Wa `alaykum As-Salamu wa Rahmatullahi wa Barakatuh
In the Name of Allah, Most Gracious, Most Merciful.
All praise and thanks are due to Allah, and peace and blessings be upon His Messenger.
In this fatwa:
Responding to your question, Sheikh Ahmad Kutty, a senior lecturer and an Islamic scholar at the Islamic Institute of Toronto, Ontario, Canada, states:
A woman who has normal menstrual cycles, and experiences abnormal bleeding in some months, should go for a specialized doctor for medical check-up and counseling. This will help her to know the type of bleeding she experiences in order to act accordingly.
If I can understand your question, prior to your second child was born, you have had a regular pattern of menses; then following the delivery you started experiencing chronic bleeding— exceeding your pattern of menses.
If this is correct, then you need to consider the pattern you have had prior to this incident as belonging to menses; after which you are to perform ghusl (bathing) and start praying and fasting.
In the case of prayer, however, you need to wash your private parts and make wudu (ablution) for each prayer; you also need to fast. If you did leave out prayers or fasts thinking that the chronic bleeding was due to menses, you need to make up for them.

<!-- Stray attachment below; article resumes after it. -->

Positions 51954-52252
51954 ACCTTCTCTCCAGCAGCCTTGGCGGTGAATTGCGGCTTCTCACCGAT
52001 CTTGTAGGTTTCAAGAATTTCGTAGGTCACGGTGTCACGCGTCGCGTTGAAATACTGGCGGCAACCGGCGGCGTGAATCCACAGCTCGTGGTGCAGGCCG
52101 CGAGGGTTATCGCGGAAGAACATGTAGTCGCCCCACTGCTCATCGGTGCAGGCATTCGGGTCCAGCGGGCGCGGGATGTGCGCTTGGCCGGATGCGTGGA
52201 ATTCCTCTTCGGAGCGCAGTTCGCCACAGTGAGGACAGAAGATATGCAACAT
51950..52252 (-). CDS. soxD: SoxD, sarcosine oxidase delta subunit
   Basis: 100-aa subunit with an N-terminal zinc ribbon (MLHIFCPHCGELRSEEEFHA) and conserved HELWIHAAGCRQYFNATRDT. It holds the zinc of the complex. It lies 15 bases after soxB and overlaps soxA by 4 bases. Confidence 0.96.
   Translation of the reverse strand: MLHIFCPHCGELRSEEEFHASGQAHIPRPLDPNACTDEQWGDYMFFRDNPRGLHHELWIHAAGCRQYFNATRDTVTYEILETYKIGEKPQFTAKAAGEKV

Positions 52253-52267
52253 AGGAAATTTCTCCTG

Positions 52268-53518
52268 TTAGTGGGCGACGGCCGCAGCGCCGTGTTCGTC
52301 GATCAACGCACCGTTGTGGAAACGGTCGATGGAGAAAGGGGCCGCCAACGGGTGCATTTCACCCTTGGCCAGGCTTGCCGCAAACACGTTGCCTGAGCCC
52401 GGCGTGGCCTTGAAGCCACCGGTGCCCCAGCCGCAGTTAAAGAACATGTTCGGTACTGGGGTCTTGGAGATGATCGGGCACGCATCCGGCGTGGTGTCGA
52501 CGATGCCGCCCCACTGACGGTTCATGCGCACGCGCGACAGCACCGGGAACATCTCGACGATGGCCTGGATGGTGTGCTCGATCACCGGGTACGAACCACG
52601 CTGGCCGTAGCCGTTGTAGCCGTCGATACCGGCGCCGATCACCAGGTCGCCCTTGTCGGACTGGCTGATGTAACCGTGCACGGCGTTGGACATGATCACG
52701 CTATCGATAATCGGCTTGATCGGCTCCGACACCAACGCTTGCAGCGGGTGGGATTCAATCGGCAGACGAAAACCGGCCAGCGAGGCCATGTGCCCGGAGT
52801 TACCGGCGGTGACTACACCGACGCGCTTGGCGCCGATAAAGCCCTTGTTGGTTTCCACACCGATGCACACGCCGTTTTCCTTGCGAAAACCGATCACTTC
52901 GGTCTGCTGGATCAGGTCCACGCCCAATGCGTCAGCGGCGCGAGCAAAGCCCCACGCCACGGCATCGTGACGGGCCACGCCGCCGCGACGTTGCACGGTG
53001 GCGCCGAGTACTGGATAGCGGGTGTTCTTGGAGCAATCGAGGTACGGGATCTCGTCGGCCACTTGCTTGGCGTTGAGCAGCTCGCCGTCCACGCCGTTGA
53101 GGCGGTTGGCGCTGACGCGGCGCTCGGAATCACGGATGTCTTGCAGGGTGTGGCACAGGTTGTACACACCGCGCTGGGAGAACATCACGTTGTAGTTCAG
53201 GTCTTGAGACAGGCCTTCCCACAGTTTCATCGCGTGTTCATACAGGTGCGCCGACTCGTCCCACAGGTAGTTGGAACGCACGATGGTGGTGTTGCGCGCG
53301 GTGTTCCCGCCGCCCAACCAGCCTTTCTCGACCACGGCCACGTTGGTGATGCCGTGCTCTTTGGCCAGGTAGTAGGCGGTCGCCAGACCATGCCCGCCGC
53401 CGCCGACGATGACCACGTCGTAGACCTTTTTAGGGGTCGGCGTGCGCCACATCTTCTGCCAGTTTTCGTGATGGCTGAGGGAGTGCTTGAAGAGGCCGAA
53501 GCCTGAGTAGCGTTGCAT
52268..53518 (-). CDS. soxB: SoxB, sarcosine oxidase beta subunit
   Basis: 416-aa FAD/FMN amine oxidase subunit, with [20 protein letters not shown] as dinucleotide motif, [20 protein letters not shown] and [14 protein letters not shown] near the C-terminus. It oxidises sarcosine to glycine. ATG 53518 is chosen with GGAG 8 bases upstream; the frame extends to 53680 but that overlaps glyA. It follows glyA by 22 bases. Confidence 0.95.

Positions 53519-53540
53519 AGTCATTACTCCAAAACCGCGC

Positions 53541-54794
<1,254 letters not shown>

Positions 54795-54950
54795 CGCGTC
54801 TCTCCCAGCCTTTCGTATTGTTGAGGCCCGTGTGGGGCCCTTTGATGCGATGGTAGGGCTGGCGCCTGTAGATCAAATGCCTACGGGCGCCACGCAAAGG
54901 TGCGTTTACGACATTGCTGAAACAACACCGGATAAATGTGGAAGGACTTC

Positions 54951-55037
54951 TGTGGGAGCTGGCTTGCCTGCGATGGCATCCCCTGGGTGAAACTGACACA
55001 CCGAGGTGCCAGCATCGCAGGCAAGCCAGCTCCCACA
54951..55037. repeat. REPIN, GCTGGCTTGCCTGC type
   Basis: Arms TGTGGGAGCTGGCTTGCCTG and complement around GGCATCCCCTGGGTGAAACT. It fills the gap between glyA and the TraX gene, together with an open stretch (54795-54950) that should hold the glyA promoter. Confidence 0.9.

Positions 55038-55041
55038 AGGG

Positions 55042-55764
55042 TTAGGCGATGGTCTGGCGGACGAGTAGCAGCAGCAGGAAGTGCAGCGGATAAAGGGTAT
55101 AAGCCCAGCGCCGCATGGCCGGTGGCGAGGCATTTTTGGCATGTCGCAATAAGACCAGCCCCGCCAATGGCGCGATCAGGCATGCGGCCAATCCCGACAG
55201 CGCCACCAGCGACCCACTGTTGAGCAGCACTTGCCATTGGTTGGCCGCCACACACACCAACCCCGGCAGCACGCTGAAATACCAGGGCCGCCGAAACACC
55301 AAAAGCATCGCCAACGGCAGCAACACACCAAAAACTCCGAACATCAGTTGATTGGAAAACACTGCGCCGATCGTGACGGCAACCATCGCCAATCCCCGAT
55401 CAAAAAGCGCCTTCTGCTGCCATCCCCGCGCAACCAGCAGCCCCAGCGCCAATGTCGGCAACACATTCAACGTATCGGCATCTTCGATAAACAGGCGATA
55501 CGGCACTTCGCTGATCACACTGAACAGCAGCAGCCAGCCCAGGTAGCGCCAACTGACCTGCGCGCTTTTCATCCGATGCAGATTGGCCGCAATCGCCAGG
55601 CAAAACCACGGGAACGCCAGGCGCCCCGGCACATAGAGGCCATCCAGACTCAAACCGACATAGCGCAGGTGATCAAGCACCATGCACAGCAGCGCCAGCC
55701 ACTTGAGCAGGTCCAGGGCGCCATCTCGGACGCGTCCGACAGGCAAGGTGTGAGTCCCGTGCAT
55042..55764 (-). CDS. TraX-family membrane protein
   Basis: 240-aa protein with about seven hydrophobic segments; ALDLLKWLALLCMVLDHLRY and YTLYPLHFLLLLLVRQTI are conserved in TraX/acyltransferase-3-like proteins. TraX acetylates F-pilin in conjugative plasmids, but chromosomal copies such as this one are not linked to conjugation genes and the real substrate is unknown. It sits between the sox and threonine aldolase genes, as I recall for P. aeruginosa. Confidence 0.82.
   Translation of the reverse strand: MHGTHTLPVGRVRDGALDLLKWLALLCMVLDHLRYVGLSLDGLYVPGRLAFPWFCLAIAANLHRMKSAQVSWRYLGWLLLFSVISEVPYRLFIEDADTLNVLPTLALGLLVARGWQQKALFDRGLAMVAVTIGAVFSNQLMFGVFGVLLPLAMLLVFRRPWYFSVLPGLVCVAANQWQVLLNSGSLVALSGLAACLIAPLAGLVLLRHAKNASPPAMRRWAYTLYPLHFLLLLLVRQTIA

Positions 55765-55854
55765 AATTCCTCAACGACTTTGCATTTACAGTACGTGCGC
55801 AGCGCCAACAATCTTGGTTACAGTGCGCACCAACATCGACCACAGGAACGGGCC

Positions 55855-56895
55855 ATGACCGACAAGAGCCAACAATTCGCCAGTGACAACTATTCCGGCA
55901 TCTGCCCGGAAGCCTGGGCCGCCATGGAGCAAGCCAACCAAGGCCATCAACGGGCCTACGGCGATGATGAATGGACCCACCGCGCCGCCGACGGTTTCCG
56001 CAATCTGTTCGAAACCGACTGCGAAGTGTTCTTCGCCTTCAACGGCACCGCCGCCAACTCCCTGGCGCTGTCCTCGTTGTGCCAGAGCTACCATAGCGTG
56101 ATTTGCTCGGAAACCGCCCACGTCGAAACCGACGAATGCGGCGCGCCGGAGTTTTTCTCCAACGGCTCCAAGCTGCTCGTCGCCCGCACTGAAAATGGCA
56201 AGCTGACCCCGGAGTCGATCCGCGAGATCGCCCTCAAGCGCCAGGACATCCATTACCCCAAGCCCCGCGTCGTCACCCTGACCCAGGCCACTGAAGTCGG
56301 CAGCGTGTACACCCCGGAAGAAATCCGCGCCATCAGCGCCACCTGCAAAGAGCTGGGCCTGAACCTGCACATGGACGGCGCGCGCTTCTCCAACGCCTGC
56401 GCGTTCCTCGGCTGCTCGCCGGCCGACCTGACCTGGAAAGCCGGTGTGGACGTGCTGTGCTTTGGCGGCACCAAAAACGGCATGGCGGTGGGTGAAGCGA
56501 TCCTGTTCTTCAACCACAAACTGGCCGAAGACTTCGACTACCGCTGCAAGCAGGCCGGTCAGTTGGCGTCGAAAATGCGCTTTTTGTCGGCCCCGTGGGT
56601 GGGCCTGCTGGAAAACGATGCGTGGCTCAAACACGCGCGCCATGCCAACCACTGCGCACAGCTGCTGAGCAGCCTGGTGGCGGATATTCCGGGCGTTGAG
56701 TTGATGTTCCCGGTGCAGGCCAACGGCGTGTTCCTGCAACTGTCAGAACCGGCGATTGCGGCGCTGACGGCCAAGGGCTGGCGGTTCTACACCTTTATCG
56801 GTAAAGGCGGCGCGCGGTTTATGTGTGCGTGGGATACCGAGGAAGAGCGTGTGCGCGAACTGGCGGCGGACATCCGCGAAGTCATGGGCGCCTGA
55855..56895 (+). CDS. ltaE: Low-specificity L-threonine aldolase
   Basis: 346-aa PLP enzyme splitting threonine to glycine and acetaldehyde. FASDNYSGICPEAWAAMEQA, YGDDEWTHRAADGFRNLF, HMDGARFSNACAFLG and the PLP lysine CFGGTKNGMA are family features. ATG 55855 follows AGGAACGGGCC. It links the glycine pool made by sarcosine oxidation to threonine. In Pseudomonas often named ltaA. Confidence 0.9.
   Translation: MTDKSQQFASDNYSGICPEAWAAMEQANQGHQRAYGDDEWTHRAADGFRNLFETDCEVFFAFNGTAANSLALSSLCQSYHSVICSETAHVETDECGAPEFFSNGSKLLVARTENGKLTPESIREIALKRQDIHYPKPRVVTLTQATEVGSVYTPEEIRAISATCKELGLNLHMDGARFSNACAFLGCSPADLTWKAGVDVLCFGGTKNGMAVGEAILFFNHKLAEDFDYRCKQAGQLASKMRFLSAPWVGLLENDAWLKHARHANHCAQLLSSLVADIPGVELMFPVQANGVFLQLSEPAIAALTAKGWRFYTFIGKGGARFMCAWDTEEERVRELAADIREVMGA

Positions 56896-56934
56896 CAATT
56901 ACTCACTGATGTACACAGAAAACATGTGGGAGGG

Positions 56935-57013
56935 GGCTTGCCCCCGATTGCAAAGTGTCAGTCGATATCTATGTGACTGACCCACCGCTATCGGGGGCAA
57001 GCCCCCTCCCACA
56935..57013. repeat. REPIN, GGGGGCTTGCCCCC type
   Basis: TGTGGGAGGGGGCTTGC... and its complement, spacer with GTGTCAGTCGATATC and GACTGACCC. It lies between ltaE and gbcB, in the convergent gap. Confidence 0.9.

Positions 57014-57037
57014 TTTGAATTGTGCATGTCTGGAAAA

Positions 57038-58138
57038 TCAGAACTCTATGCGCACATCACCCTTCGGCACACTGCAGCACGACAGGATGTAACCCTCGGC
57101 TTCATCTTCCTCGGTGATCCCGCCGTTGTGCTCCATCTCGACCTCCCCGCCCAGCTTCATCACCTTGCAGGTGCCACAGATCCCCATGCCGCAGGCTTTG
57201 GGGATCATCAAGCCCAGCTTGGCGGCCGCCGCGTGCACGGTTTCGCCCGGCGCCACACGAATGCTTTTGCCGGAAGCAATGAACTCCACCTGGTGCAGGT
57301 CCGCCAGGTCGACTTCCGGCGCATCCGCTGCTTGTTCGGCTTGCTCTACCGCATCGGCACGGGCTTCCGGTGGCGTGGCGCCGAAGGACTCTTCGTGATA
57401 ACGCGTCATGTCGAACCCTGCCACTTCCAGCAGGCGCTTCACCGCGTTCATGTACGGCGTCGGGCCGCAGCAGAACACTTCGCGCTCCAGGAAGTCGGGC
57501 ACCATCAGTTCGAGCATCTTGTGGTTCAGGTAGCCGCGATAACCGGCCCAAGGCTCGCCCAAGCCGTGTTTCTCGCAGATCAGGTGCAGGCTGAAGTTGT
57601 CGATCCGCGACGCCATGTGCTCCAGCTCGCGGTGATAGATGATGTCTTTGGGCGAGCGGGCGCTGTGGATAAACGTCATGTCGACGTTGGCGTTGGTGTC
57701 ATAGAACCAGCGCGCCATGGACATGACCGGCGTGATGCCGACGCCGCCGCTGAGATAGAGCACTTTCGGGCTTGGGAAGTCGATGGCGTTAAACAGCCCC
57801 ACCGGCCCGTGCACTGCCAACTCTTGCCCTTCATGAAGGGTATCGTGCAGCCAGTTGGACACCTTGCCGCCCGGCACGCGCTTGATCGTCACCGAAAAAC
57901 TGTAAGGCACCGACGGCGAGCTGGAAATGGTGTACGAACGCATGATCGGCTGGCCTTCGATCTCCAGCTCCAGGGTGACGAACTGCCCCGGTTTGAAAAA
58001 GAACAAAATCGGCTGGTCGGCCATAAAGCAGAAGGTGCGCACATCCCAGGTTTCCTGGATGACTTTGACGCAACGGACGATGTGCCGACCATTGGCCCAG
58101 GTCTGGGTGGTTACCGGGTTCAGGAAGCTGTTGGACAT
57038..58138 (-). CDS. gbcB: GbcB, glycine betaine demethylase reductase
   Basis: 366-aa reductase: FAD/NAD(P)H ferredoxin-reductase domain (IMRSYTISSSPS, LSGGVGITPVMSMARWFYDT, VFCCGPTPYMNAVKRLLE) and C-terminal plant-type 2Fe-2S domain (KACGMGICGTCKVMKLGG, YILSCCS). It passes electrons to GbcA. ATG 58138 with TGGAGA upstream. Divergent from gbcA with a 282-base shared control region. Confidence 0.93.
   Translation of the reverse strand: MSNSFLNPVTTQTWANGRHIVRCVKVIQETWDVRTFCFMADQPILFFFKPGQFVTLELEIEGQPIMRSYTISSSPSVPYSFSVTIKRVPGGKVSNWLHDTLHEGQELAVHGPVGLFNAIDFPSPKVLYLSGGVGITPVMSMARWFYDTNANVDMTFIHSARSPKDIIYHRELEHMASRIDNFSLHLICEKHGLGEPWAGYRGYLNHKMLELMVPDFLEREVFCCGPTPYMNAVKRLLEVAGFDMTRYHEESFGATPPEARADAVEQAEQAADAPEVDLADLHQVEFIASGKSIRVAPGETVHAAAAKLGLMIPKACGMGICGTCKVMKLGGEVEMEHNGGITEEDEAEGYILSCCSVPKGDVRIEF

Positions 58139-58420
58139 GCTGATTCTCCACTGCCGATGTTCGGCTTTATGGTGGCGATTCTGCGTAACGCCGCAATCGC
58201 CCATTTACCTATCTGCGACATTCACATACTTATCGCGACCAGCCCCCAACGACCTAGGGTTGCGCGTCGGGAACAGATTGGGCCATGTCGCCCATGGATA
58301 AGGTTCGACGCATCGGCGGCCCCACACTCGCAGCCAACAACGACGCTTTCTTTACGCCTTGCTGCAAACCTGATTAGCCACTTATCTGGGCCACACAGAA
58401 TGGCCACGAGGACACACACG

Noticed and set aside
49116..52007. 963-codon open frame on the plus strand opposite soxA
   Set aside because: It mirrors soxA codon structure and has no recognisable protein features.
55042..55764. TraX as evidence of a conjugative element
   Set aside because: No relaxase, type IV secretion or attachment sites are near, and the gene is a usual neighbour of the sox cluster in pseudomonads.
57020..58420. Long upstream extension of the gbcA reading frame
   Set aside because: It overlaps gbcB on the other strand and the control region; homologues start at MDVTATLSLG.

To state differently, if your regular pattern had been 7 days of menses, then you need to consider the same number of days as your days of menses; after which time, you need to perform ghusl and start praying as described above. For the bleeding exceeding your pattern of menses is not considered menses; it is considered as istihadah. The rules of istihadah are not the same as those of menses.
Regarding your second question, you are allowed to visit the mosque while menstruating– as long as you do not defile the mosque, and as long as you do not join the lines of the worshipers. This is the preferred ruling of Imam Ibn Taymiyyah and others. You are allowed to follow this ruling–since you are going there to acquire beneficial knowledge.
Almighty Allah knows best.
Editor’s note: This fatwa is from Ask the Scholar’s archive and was originally published at an earlier date.